- Andrew Brash, Associate Lecturer, CSM & Camberwell
- Teleica Kirkland, Associate Lecturer, Fashion Cultures and Histories, LCF
- Olya Troitskaya, Associate Lecturer, BA Graphic Design, Camberwell College of Arts
- Erik Hartin, Associate Lecturer, BA Design for Art Direction, LCC
- Adrian Sledmere, Associate Lecturer, BA Advertising, LCC
- Max Colson, Associate Lecturer and Academic Support Lecturer, CSM
- Anne McCloy, Associate Lecturer, BA Fashion CSM; Fractional Lecturer BA Womenswear LCF
- Claire M. Holdsworth, Associate Lecturer, MRes Art: Moving Image, CSM and BA Animation, LCC
- Zadoc Nava, Associate Lecturer, MA Documentary Film
- Louis Hartnoll, Associate Lecturer, MRes Art: Exhibition Studies
- Jeremy Hutchison, Associate Lecturer, BA Design for Art Direction, LCC
- Matthias Kispert, Associate Lecturer, BA Sound Art and Design, LCC
- Elisa Adami, Associate Lecturer, MRes Art: Theory and Philosophy, CSM
- Alex Fletcher, Associate Lecturer, MRes Art: Theory and Philosophy, CSM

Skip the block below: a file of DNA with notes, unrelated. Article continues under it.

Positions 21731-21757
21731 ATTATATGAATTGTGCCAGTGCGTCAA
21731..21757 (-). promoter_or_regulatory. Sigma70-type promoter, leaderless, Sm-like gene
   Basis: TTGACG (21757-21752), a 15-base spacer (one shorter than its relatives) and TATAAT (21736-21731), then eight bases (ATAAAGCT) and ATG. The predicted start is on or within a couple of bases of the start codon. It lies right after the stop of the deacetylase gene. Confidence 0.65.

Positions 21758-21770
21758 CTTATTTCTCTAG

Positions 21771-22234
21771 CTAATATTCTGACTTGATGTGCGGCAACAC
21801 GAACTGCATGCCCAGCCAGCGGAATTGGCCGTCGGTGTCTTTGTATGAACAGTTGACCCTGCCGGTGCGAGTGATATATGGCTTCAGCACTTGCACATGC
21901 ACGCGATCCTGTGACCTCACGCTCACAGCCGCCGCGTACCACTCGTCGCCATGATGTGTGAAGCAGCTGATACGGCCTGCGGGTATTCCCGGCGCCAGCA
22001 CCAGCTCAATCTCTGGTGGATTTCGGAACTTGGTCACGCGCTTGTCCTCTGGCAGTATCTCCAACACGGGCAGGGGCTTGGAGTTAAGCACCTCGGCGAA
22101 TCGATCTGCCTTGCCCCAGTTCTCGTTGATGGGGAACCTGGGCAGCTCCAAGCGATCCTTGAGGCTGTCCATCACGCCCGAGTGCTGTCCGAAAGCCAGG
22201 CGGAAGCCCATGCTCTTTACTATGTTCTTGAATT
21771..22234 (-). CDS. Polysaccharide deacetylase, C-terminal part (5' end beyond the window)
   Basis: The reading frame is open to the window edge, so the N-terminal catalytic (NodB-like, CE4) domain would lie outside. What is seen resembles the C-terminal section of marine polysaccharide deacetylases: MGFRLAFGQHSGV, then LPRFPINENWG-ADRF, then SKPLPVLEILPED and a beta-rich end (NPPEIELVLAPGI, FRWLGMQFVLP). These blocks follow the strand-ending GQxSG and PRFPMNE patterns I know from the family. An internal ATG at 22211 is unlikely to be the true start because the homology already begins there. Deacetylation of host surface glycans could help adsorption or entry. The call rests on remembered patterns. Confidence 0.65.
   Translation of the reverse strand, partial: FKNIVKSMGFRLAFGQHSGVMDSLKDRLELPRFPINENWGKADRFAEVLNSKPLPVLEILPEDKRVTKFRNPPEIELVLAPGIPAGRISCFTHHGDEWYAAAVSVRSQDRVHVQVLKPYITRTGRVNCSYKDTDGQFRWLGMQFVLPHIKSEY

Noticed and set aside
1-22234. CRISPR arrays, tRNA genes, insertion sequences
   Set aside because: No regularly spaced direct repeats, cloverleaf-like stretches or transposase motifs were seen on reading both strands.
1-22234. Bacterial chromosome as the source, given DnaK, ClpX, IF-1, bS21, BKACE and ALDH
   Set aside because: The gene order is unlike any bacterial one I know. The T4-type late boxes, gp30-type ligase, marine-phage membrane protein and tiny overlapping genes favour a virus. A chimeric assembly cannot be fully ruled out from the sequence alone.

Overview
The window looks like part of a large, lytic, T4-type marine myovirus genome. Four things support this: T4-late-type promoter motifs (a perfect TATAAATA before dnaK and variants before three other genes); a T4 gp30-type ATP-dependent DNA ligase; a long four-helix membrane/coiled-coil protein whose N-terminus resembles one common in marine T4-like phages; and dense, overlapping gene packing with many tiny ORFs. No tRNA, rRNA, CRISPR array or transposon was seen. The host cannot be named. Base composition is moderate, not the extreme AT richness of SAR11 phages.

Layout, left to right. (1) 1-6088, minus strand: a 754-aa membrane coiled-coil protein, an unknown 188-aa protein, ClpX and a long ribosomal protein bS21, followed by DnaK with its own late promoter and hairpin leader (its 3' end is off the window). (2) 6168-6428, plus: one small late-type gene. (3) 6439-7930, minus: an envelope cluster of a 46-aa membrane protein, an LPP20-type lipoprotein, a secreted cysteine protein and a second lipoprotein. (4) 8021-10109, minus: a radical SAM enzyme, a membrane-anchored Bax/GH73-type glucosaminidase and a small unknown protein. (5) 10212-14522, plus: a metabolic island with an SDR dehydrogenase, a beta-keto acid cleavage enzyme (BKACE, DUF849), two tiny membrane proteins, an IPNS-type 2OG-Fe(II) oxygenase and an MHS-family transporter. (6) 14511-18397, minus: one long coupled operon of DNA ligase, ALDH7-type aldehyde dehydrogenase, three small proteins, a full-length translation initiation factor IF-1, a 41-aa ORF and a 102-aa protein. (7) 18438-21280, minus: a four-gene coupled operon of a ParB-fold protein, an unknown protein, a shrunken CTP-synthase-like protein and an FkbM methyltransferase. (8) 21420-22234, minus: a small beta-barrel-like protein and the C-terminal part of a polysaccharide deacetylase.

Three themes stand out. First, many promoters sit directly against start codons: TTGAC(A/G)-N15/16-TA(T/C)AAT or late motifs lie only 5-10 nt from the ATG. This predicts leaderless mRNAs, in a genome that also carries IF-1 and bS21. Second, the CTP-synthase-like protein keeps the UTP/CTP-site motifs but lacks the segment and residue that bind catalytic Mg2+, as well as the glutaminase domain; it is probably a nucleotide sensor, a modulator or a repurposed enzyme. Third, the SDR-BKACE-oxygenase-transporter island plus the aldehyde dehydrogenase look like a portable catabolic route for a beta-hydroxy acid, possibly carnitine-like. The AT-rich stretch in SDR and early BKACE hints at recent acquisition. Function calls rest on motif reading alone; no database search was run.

- Gracia Ramirez, Associate Lecturer, BA Media Communications, BA Contemporary Media Culture, LCC
- Toni Hollowood, Associate Lecturer, BA and MA Design for Art Direction, LCC
- Jennifer Martin, Associate Lecturer, BA Photojournalism and Documentary Photography,
- Sean McKeown, LCC Media Communications
- Tereza Pavlickova, Associate Lecturer, LCC BA Media Communications
- Andrés Saenz de Sicilia, Associate Lecturer, MRes Art: Theory & Philosophy
- Jennifer Williams-Baffoe, Short Course Lecturer, CSM
- Nora Heidorn, Associate Lecturer, Culture and Enterprise, CSM
- Ellen Mara De Wachter, Associate Lecturer, BA Culture, Curation and Criticism, CSM